Enable PCIe Precision Time Management

The PCI Express (PCIe) specification defines a Precision Time Measurement (PTM) mechanism that lets you coordinate and synchronize events across multiple PCI components within the same system with very fine time precision.

ACRN adds PCIe root port emulation in the hypervisor to support the PTM feature and emulates a simple PTM hierarchy. ACRN enables PTM in a Guest VM if the user sets the enable_ptm option when passing through a device to a post-launched VM and vm.PTM is enabled in the scenario configuration. When you enable PTM, the passthrough device is connected to a virtual root port instead of the host bridge as it normally would.

Here is an example launch script that configures a supported Ethernet card for passthrough and enables PTM on it:

declare -A passthru_vpid
declare -A passthru_bdf
passthru_vpid=(
 ["ethptm"]="8086 15f2"
 )
passthru_bdf=(
 ["ethptm"]="0000:aa:00.0"
 )
echo ${passthru_vpid["ethptm"]} > /sys/bus/pci/drivers/pci-stub/new_id
echo ${passthru_bdf["ethptm"]} > /sys/bus/pci/devices/${passthru_bdf["ethptm"]}/driver/unbind
echo ${passthru_bdf["ethptm"]} > /sys/bus/pci/drivers/pci-stub/bind

acrn-dm -A -m $mem_size -s 0:0,hostbridge \
   -s 3,virtio-blk,uos-test.img \
   -s 4,virtio-net,tap0 \
   -s 5,virtio-console,@stdio:stdio_port \
   -s 6,passthru,a9/00/0,enable_ptm \
   --ovmf /usr/share/acrn/bios/OVMF.fd

Important

By default, the vm.PTM option is disabled in ACRN VMs. Use the ACRN configuration tool to enable PTM in the scenario XML file that configures the Guest VM.

Here is the bus hierarchy in the Guest VM (as shown by the lspci command):

lspci -tv
-[0000:00]-+-00.0  Network Appliance Corporation Device 1275
           +-03.0  Red Hat, Inc. Virtio block device
           +-04.0  Red Hat, Inc. Virtio network device
           +-05.0  Red Hat, Inc. Virtio console
           \-06.0-[01]----00.0  Intel Corporation Device 15f2

(Instead of Device 15f2 you might see Ethernet Controller I225LM.)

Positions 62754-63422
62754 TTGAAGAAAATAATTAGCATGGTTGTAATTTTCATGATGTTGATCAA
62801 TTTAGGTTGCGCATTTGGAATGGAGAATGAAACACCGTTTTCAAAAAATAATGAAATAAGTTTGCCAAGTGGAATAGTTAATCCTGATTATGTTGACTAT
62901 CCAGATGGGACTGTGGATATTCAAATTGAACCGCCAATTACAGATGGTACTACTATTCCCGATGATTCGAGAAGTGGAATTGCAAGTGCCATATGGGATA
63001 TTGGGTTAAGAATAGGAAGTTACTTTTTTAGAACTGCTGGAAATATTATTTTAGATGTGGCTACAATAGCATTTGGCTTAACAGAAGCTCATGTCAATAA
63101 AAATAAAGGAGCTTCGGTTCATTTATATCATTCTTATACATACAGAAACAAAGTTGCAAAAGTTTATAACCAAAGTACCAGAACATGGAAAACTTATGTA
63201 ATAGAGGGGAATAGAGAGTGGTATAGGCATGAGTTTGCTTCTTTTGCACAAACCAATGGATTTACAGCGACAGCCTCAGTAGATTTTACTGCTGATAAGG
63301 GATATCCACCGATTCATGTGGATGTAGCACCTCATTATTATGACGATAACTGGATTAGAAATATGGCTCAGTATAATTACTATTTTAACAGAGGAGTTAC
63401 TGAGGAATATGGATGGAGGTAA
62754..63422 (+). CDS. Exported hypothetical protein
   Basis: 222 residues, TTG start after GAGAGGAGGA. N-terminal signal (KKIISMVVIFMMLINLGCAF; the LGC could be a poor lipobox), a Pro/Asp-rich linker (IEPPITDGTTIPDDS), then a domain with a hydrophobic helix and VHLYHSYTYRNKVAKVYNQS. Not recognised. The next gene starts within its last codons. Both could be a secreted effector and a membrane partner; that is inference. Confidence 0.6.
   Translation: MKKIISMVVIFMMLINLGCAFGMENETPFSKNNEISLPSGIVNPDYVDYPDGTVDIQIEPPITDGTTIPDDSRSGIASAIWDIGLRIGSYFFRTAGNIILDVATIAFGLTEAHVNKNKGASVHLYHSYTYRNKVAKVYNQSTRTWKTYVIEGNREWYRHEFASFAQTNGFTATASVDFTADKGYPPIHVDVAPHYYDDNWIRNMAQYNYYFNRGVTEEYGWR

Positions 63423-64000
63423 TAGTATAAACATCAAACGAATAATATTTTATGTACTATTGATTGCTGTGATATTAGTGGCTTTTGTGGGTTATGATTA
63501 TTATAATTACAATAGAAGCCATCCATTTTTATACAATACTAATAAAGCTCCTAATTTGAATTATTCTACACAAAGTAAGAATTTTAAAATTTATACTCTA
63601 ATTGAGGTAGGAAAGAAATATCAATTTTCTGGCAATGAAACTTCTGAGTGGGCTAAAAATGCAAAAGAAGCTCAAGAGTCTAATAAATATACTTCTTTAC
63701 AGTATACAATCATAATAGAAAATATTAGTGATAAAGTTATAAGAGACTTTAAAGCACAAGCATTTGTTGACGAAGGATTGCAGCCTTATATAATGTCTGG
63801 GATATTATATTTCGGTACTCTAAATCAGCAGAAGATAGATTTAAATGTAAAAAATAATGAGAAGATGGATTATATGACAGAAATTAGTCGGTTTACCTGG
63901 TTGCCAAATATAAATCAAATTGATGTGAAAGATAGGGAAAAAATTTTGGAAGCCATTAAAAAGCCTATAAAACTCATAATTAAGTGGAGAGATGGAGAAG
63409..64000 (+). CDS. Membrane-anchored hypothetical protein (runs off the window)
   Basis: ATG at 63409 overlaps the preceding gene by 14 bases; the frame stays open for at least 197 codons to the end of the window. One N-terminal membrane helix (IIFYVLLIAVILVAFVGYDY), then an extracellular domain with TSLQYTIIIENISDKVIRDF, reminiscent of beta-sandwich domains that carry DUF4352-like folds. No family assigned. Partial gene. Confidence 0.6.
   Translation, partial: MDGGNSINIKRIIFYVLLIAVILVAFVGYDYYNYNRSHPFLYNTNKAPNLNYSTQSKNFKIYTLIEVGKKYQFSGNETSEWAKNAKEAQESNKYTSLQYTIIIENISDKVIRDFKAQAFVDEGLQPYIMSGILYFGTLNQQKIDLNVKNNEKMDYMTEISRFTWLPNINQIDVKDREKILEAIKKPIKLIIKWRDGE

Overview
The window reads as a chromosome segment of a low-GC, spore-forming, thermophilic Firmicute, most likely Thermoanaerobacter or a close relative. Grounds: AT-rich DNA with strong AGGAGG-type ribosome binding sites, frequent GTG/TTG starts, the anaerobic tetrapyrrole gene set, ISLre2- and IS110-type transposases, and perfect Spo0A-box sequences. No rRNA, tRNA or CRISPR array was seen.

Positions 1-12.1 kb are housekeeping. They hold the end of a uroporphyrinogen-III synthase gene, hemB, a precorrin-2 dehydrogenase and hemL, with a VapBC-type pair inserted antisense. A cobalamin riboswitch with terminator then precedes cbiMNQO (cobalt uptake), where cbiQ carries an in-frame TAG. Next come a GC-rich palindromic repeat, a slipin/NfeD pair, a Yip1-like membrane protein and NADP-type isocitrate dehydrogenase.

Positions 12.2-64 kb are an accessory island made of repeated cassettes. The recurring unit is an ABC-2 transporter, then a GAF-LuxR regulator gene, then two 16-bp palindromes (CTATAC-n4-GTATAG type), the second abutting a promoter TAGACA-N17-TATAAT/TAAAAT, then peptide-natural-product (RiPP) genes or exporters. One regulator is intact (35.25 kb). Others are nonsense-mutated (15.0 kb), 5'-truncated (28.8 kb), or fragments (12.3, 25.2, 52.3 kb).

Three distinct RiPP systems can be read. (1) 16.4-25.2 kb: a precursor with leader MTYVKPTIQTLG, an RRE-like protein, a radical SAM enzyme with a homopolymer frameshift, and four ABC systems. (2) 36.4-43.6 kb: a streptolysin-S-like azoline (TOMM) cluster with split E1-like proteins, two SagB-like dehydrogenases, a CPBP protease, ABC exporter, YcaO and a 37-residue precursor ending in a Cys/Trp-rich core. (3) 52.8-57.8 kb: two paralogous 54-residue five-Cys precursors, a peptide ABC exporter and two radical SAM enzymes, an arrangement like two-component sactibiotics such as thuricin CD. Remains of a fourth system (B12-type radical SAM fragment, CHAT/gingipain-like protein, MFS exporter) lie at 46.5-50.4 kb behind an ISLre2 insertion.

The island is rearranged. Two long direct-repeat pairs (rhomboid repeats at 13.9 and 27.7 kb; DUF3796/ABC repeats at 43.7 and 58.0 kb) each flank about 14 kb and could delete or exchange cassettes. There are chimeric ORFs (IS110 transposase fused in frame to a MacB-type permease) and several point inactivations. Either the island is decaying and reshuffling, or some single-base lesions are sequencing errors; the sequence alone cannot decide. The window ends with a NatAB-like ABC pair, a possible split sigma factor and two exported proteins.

You can also verify that PTM was enabled by using dmesg in the guest VM:

dmesg | grep -i ptm
[ 1.555284] pci_ptm_init: 00:00.00, ispcie=1, type=0x4
[ 1.555356] Cannot find PTM ext cap.
[ 1.561311] pci_ptm_init: 00:03.00, ispcie=0, type=0x0
[ 1.567146] pci_ptm_init: 00:04.00, ispcie=0, type=0x0
[ 1.572983] pci_ptm_init: 00:05.00, ispcie=0, type=0x0
[ 1.718038] pci_ptm_init: 00:06.00, ispcie=1, type=0x4
[ 1.722034] ptm is ptm_root.
[ 1.723033] Condition-2: ptm is enabled.
[ 1.723052] pci 0000:00:06.0: PTM enabled (root), 4ns granularity
[ 1.766438] pci_ptm_init: a9:00.00, ispcie=1, type=0x0
[ 5.715000] igc_probe enable ptm.
[ 5.715068] pci_enable_ptm: a9:00.00, ispcie=1, type=0x0
[ 5.715294] ptm is enabled on endpoint device.
[ 5.715371] igc 0000:a9:00.0: PTM enabled, 4ns granularity

PTM Implementation Notes

To simplify the implementation, the virtual root port only supports the most basic PCIe configuration and operation, in addition to PTM capabilities.

To use PTM in a virtualized environment, you may want to first verify that PTM is supported by the device and is enabled on the bare metal machine and in the Guest VM kernel (e.g., CONFIG_PCIE_PTM=y option is set in the Linux kernel).

You can find more details about the PTM implementation in the ACRN HLD PCIe PTM documentation.